Dating back to 1876, this gloriously decrepit venue was revived by British director Peter Brook, who took over the edifice in 1974 as the home for his theater company. In recent years he has passed the baton on to a pair of reputable Parisian impresarios.
On this evening we heard the Pražák Quartet perform Prokofiev’s String Quartet No. 2 and Schubert’s 14th: Death And The Maiden. Marti and I love this Prague-based ensemble. We met cellist Michal Kaňka several years ago at a concert in a tiny church in the Spanish Pyrenees and have followed his quartet ever since.
A special treat for me here at the Bouffes du Nord was hearing the 1995 String Quartet No. 2 by French composer Gilbert Amy (shown above second from left taking a bow with the Pražáks). I had seen a video of the 12-minute composition on YouTube. At intermission I had an opportunity to speak briefly with Amy, to tell him how much I liked the piece. He kindly autographed my program.
After the concert we went around the corner to the Dishny Indian restaurant for late dinner. Given all the excellent Indian cuisine available in London, Marti and I were happy to hear Sally and Mike give high praise to the eats here. And we were delighted to have been able to spend so much quality time with them.
For several months each year Sally and Mike may be found cruising France aboard their Dutch barge Ailsa.*Click here*to see pics of their canalgoing adventures.
On Tuesday evening March 20 we went to New Morning to see Shemekia Copeland. Girl can sing! Marti and I hung out at the back of the crowd, even danced to her exhilarating blues fusion. Shemekia’s band rocked, particularly the incomparable Arthur Neilson on guitar, who contributed mightily to her sound.
My bride and I were guests that evening of our longtime publicist pal Yazid Manou. He’s a sweet guy. Thanks again, Yazid.
New Morning triptych: Men’s room; Elliott Murphy; Ladies’ room.
Before we departed I stopped by the merch table to tell Shemekia that I knew she was real because I’d seen her on TV. She laughed. I had watched the live stream of Red, White & Blues from the White House a month earlier, when she joined our friends Warren Haynes and Susan Tedeschi and a cast of other great blues artists in concert. She said it had been a thrill to become Mick Jagger’s backup singer for a night.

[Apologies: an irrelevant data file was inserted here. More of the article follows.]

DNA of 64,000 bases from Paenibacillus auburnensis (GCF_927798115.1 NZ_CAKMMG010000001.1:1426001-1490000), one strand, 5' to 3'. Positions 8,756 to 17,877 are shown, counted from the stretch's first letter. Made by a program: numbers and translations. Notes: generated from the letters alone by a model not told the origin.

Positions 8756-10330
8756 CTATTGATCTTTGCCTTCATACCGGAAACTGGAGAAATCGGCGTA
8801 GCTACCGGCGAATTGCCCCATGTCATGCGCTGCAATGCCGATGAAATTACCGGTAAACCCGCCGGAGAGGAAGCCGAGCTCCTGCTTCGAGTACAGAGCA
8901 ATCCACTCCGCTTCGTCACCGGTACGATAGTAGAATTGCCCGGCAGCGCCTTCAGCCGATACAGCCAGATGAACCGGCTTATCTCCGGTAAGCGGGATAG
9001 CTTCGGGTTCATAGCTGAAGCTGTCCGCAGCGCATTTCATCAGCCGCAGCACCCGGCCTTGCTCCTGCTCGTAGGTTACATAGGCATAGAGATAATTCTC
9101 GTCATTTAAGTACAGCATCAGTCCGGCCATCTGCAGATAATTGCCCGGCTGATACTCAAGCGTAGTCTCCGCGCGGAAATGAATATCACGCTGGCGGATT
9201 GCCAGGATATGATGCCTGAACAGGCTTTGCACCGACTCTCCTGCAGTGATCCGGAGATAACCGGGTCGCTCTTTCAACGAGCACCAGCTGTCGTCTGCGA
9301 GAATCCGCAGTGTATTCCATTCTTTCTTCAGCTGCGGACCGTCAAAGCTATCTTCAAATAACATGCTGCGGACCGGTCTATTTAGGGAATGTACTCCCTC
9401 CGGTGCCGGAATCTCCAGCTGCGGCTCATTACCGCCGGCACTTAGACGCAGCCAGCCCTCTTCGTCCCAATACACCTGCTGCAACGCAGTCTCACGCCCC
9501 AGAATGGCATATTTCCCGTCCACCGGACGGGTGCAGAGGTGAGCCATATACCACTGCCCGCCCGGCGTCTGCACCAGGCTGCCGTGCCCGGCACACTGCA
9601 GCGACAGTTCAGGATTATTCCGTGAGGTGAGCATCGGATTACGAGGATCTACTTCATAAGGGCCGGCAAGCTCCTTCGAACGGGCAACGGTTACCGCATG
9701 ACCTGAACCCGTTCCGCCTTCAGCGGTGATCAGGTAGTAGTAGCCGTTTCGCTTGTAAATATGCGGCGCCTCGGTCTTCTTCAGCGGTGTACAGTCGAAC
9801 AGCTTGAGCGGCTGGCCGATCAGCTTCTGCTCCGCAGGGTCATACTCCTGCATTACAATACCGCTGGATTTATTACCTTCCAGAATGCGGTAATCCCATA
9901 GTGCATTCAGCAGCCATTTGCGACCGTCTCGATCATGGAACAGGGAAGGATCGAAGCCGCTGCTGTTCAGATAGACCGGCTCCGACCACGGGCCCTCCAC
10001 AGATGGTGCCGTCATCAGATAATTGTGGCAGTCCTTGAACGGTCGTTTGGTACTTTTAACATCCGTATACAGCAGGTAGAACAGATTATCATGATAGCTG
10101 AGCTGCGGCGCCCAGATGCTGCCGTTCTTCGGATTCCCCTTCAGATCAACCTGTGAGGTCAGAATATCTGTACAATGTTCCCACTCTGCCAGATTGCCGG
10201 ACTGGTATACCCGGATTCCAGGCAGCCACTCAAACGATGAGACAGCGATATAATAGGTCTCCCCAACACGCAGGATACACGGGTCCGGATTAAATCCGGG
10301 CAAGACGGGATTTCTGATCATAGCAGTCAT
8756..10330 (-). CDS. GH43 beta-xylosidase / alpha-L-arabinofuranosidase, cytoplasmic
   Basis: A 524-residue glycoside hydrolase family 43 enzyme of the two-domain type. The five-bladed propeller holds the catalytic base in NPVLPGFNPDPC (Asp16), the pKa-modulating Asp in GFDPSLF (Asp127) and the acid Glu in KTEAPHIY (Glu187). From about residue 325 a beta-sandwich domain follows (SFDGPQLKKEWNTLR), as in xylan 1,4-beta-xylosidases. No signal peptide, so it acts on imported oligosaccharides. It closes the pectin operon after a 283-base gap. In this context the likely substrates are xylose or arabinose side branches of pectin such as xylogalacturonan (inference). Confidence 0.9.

This past Friday evening Marti and I went to the Marché Buci for dinner at the Atlas, then headed down to the Café Laurent, where vibraphonist extraordinaire Nicholas Thomas was guesting with the Christian Brenner Trio.
I’m a huge vibes fan from waaaaay back. One of the first jazz albums I bought in the 1950s was by West Coast vibraphone ace Terry Gibbs. Marti and I sat right by the vibraphone all evening. Nicholas is a whiz on the mallets. Terrific energy and mad improvisatory skills, combined with superb taste. What a pleasure it was to dig his playing up close.
A surprise guest Friday evening was Ronnie Lynn Patterson, a remarkable pianist who sat in on a couple of the sets. Equally at home in the classical vein, he has a very refined touch and plays jazz in a marvelous wide-open extemporary style.
I spoke with Ronnie between sets. He told me he was born in Wichita, Kansas, grew up in Madrid, Spain and in Mississippi. Like Marti and me, Ronnie lived in Washington, DC in the 1980s and emigrated to Paris in 1991. We reminisced about Washington-area musicians such as Ron Holloway, Gil Scott-Heron and Shirley Horn, as well as favorite old jazz haunts like One Step Down on Pennsylvania Avenue. That place had a jukebox full of classic jazz 45s that I always envied.
"I practically lived there," Ronnie told me. Small planet, ain’t it?
Christian Brenner Quartet Days Of Wine And Roses
Christian Brenner - Piano Laurent Fradelizi - Bass Olivier Robin - Drums Guest: Nicholas Thomas - Vibraphone